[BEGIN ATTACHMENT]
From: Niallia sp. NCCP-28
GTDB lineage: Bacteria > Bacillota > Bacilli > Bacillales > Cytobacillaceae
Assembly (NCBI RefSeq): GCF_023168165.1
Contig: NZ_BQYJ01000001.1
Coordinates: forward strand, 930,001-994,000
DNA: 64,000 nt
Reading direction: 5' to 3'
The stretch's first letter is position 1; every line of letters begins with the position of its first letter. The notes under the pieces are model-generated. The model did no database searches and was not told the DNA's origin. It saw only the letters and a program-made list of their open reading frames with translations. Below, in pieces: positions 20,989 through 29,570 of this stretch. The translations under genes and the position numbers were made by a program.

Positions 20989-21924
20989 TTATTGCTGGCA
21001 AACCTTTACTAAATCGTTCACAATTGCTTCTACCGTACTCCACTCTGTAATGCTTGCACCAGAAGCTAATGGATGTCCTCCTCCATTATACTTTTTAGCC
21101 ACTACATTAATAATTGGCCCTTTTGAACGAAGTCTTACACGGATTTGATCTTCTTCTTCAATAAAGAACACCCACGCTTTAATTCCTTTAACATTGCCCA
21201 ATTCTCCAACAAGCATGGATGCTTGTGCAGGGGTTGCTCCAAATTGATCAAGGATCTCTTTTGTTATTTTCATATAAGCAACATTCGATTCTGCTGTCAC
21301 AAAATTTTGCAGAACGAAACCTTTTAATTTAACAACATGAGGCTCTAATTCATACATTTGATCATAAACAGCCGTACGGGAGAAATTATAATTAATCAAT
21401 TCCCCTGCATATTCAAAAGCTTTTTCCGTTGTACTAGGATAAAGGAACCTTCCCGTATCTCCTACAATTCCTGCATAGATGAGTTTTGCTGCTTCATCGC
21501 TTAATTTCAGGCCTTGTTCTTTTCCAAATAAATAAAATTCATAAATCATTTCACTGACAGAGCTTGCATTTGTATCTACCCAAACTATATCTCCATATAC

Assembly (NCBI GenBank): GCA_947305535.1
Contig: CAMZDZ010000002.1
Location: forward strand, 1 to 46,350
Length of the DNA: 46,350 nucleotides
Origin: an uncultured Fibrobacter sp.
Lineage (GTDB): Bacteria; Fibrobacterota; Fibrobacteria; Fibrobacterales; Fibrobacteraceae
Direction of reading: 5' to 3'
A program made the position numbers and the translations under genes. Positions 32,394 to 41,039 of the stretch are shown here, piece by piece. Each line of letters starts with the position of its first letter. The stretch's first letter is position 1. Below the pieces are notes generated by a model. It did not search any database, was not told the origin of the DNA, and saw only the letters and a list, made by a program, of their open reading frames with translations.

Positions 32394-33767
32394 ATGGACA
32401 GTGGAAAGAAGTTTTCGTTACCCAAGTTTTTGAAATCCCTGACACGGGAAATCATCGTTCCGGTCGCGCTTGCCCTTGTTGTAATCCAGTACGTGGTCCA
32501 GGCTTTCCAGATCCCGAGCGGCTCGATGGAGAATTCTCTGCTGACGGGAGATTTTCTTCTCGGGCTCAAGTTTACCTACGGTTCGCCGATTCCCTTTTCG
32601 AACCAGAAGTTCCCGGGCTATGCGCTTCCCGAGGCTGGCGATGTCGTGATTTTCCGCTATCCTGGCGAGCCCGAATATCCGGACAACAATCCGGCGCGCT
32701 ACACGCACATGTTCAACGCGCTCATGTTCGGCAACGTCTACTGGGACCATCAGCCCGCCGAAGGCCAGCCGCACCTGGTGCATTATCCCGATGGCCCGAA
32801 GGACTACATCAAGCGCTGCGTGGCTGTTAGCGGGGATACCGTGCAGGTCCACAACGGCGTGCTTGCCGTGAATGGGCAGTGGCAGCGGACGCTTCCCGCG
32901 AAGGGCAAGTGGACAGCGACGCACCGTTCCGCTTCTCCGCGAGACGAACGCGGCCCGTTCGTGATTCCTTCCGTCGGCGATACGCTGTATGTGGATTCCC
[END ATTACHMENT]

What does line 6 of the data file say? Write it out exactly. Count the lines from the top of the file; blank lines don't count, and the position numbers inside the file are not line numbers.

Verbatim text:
DNA: 64,000 nt